PS. My first recording experiences were taping off the radio onto my Dad’s old Elcon reel-to-reel.


    1. Wow. Reel to reel! How cool is that? (My first recording were on 8 track!)

      I put a lot of effort into my CD-R’s too. Not as much as you, though. I would be satisfied making computer generated artwork rather than photo copies.


  2. Maaaaaannnnn kids today just don’t understand…… :)

    I had a load of cassettes back in the day. A friend’s brother copied And justice for All for me. Frayed Ends of Sanity cuts off half way through at the end of side 1 so he restarted the song from the guitar solo on side b. That’s dedication!

    I used to have a cassette case like this one that I would carry around with me in my backpack to allow maximum choice for my walkman. Also a spare biro just in case I had any spooling issues….

    As far as physical media goes, it depends on the band for me. There are certain bands that I will always want the physical copy as (Metallica, Maiden, Kiss, Floyd, Genesis….) but others I’m happy with just the digital copy. Finances dictate that these days I only buy releases that I want to keep. Same with books, there are authors that are automatic buys and some that are Kindle only.

    And, of course, trading Metallica bootlegs as well. Great days


    1. Hah! My folks have that plastic tape case at the cottage still, I’m sure. (Theirs had a window in it!)

      Have you seen that Metallica are now selling PHYSICAL COPIES of their live bootleg series? I haven’t bought any, but COOL.

      I hate when tape runs out and people continue songs on side B. A kid did that when he taped Shout at the Devil for me. Side two begin partway through “Ten Seconds to Love”, on the line, “My mind is set.”


  3. This brings back memories for me. I can remember your dad having a fit when you took the vcr to someone’s house. They were quite expensive to buy in those days. I remember Uncle Phil paying over a thousand dollars for their first one. We waited until the price was down to about six hundred before buying one.

    Liked by 1 person

    1. True! And we had a weird 80’s VCR, a JVC I think. The control panel on the player WAS the remote control. You docked it and undocked it. And dad was terrified of losing it to the point of paranoia and extreme annoyance. It always bugged me because I knew more about the VCR than he did but was always worried I’d be the one who broke it!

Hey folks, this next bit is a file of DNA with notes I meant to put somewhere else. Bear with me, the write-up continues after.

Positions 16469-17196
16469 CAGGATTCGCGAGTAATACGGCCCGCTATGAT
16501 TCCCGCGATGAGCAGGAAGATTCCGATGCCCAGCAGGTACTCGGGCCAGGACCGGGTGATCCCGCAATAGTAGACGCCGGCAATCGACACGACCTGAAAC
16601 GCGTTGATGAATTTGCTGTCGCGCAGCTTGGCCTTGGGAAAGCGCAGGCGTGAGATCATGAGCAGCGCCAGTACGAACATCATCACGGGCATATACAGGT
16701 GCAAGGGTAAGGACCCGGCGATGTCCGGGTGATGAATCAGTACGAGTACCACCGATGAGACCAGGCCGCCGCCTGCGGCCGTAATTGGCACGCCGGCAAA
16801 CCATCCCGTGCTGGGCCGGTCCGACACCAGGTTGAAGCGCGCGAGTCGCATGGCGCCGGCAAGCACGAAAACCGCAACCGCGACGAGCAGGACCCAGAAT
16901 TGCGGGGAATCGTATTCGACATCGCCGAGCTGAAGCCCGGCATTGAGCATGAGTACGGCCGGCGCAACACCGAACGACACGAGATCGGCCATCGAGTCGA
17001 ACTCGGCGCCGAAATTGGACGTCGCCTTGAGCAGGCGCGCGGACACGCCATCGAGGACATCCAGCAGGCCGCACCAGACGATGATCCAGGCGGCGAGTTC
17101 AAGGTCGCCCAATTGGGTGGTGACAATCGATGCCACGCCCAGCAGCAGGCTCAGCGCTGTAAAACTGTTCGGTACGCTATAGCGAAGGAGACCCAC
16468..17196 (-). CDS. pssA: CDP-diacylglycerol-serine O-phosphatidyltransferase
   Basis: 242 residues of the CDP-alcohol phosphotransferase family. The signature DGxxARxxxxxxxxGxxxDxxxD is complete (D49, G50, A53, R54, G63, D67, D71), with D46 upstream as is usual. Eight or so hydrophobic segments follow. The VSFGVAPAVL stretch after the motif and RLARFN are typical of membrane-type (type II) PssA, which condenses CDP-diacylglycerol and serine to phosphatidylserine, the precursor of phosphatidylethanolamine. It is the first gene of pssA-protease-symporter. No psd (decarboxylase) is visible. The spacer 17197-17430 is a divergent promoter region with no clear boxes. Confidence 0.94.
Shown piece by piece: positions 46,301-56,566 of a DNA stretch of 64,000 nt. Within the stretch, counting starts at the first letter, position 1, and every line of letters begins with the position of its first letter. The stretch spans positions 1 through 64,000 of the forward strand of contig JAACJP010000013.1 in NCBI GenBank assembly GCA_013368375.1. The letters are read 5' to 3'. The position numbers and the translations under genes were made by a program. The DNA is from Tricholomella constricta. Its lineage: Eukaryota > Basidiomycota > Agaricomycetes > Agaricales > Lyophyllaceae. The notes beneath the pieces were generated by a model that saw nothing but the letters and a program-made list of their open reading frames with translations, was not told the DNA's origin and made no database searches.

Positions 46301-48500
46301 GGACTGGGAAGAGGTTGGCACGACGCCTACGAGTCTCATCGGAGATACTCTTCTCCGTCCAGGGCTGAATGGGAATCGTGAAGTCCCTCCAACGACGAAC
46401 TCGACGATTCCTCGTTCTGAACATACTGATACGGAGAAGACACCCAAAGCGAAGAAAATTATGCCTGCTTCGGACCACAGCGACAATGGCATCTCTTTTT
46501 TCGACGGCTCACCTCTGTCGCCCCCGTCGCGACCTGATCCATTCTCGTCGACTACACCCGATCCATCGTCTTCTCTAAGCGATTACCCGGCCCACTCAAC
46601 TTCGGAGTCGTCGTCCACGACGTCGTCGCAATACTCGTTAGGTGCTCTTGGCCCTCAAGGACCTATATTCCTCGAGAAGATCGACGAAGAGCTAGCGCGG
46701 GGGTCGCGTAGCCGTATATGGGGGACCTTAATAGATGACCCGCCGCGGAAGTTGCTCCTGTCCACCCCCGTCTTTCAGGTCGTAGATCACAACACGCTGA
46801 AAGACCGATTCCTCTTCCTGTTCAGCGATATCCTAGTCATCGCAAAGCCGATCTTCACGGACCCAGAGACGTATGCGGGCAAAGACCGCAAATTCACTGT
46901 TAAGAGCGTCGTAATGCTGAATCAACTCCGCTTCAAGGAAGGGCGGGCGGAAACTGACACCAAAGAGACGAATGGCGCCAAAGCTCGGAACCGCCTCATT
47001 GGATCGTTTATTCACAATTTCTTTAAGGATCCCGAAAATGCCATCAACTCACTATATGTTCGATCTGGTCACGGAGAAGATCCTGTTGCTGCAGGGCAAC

1. God I’ll never forget the time he came home from work all grumpy, and Kathryn said to him, “Dad, I lost the TV controller, but I found it again.” I was thinking WHYYYYYY would you tell him anything at all!


  4. I’m so with you, having the box and the booklet and the shelving is so entertaining in and of itself.

    Also when I was a kid I had the exact same thing with cassette taping and then having my voice on the tape, or taping stuff off the radio and having the dj talk over the end of it. Youtube playlists aren’t as much tactile fun as a cassette tape compilation.

    Liked by 1 person

  5. Oh the days! One of us would be a vinyl record and pass it around so the rest of the group could tape it. Economically, it was the best idea for us although the record companies and artists weren’t so impressed by it. Good post bringing back those memories.


    1. It’s funny in hindsight that anybody would care about taping a record. Most of my friends wouldn’t lend out records. They would record it for you, on their equipment. They were too picky.


  6. Yeah we spent hours making mixes. But I still think of it as a present tense thing – I still have a cassette player here, and play them often. I just bought a few tapes yesterday for $0.50 each. Ain’t no “used to” for me!

    Liked by 1 person

    1. How do they sound today, to your ears? I admit I struggle with cassette listening today, but that could be because some of the cassettes I’m trying to play here haven’t survived that well.


      1. Sound fine to me. I don’t have any issues. And I love getting full albums for $0.50. Sometimes at yardsales you can get whole boxes of them for a couple of bucks, throw out the chaff and get yer rawk on!


  7. We used to spend countless hours making tapes some mixed and some just of the albums. One of my all time favorites was High n Dry on one side and Point of Entry on the other…wore that tape out one summer….good times!